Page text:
2019 Chevrolet Corvette ZR1 First Test: Out With A Bang

2019 Chevrolet Corvette ZR1

This is it. The zenith. The top dog. The 755-horsepower ne plus ultra Chevrolet Corvette C7. The most powerful and likely the last variant of the front-engine Corvette. While waiting for the arrival of the mid-engine C8 somewhere in the not-distant future, for the 2019 model year, there are now 28 iterations of the seventh-generation Corvette (C7), including coupe/convertible versions of Stingray, Grand Sport, Z06, and now the ZR1. Is this as good as it gets? Is the ZR1 the greatest Corvette ever?

2019 Chevrolet Corvette ZR1

LT5 > LT4

Let’s start with what makes the ZR1 the ZR1, namely its mighty LT5 motor. If you like comparisons, this C7 ZR1’s supercharged V-8 makes more than double the horsepower of the V-8 in the 1990 C3 ZR1 and 117 more horsepower than the C6 ZR1. Based on the venerable LT4 found in the Corvette Z06, Camaro ZL1, and Cadillac CTS-V, the 6.2-liter LT5 features a new 95mm throttle body, both port- and direct-injection fuel delivery, an upgraded crankshaft, a new oiling system, and a new Eaton supercharger. At 2.6 liters, the supercharger is 52 percent larger than the LT4’s, yet cruising at 80 mph, it draws only 1 horsepower while providing virtually no boost. On the other hand, it needs 110 horsepower to spin its roots-type helix rotors up to 15,860 rpm to make peak boost pressure of 13.96 psi near redline.

Lighting the Candle

Bolted to that all-American pushrod motor (which prefers to gulp fuel we can’t pump in 91-octane California) is an optional eight-speed automatic transmission ($1,725). In Track mode, enter the Performance Traction Management (PTM) program, select Sport 1, press the brake pedal to the floorboard, whack the throttle similarly, wait for the revs to stabilize (at about 1,400 rpm), then release the brakes. Doing this will produce a wisp of wheelspin that will be monitored/managed all the way through first gear. The best launch-control results made 0-60 times of 3.2 to 3.3 seconds and steady quarter miles of 11.2 to 11.4 seconds at 130 mph—and anybody could do that, repeatedly. The launch control is that good.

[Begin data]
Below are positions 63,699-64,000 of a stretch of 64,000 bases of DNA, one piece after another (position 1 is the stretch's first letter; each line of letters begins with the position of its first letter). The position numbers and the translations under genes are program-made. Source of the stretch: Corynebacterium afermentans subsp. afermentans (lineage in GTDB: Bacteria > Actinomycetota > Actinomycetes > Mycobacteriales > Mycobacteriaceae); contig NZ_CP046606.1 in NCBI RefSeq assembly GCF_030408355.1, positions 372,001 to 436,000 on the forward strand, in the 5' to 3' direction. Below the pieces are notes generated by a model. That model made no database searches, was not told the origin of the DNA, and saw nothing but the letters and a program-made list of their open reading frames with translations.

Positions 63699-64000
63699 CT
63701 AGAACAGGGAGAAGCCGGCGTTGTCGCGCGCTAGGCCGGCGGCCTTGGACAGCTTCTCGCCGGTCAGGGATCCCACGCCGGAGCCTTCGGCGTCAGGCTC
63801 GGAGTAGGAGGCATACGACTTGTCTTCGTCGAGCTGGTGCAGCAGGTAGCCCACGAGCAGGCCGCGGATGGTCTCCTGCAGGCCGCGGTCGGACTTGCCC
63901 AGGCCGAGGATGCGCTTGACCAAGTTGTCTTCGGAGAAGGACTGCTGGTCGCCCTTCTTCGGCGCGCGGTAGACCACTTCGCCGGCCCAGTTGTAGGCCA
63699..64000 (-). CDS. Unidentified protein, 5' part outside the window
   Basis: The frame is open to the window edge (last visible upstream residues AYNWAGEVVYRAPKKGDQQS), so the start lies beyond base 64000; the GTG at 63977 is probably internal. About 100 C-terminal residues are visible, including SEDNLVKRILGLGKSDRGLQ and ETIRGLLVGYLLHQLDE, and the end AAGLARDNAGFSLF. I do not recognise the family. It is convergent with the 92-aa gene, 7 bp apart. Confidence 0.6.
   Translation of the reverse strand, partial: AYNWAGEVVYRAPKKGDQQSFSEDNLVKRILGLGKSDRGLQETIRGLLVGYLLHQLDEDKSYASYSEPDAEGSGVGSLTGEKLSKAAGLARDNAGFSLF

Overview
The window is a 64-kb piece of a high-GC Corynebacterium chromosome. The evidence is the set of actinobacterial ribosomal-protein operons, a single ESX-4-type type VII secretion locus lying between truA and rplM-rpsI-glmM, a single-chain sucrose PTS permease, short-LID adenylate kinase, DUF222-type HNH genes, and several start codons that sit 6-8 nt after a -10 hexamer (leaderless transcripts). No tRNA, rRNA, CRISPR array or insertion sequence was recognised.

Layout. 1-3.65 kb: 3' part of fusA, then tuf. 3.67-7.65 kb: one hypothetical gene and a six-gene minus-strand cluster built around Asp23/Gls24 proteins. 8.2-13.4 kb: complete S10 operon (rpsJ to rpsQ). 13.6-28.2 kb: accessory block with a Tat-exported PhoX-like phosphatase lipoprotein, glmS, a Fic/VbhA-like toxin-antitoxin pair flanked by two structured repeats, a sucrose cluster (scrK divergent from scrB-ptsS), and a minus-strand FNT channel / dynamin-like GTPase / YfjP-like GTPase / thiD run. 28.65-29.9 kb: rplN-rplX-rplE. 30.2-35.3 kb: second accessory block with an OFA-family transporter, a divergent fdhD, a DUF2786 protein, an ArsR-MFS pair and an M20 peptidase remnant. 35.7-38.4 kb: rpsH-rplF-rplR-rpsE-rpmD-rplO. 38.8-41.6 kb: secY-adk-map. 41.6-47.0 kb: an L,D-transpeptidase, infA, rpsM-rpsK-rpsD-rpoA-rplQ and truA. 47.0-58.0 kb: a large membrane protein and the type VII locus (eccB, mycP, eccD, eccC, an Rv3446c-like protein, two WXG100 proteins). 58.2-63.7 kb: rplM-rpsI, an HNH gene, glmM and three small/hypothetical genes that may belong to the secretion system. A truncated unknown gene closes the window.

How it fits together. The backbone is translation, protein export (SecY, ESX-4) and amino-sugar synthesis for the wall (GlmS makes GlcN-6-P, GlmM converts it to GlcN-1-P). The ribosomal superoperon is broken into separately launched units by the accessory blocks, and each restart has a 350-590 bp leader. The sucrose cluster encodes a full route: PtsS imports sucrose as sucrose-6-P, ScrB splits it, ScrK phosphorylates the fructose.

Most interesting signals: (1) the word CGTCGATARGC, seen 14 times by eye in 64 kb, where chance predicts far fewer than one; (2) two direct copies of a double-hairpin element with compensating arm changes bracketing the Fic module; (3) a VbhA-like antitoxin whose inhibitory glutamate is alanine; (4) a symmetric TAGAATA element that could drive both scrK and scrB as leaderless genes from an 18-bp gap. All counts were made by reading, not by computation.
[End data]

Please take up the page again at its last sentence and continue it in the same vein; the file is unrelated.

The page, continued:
Our best efforts resulted in a 0-60 time of 3.0 seconds on the way to a 10.8-second 133.1-mph quarter mile. Probably owing to our 91- not 93-octane fuel, we were slightly behind GM’s claims of a 2.9-second 0-60 time and 10.6-second/134-mph quarter mile. Our best results came from the ZR1 with its optional ZTK Track Performance package ($2,995), which replaces Michelin Pilot Super Sport ZP (run-flats) with grippier Pilot Sport Cup 2 ZP tires.

It Goes Around Corners, Too

When asked about how the ZR1 handled the duress of making three or four hot laps in succession, Pobst said, “Happily, greatly improved cooling keeps both intake temps—as a result of the larger supercharger and intercoolers—and engine coolant and oil temps to more survivable numbers. I saw stable readings under 220 for water and under 275 for oil. Still rather high, but much better than the pegged readings of the poor Z06.”

Back to Reality

Around town, the ZR1 draws a crowd when parked, unsolicited questions from grocery store employees retrieving shopping carts, and even more thumbs-up reactions on the road. It is as over-the-top as they come, as it should be. On the road, the non-ZTK-equipped ZR1 rides as smoothly as every other C7 Corvette I’ve ever driven. The ZTK is harsher, like the RS versions of the Porsche 911 GT2/GT3 are.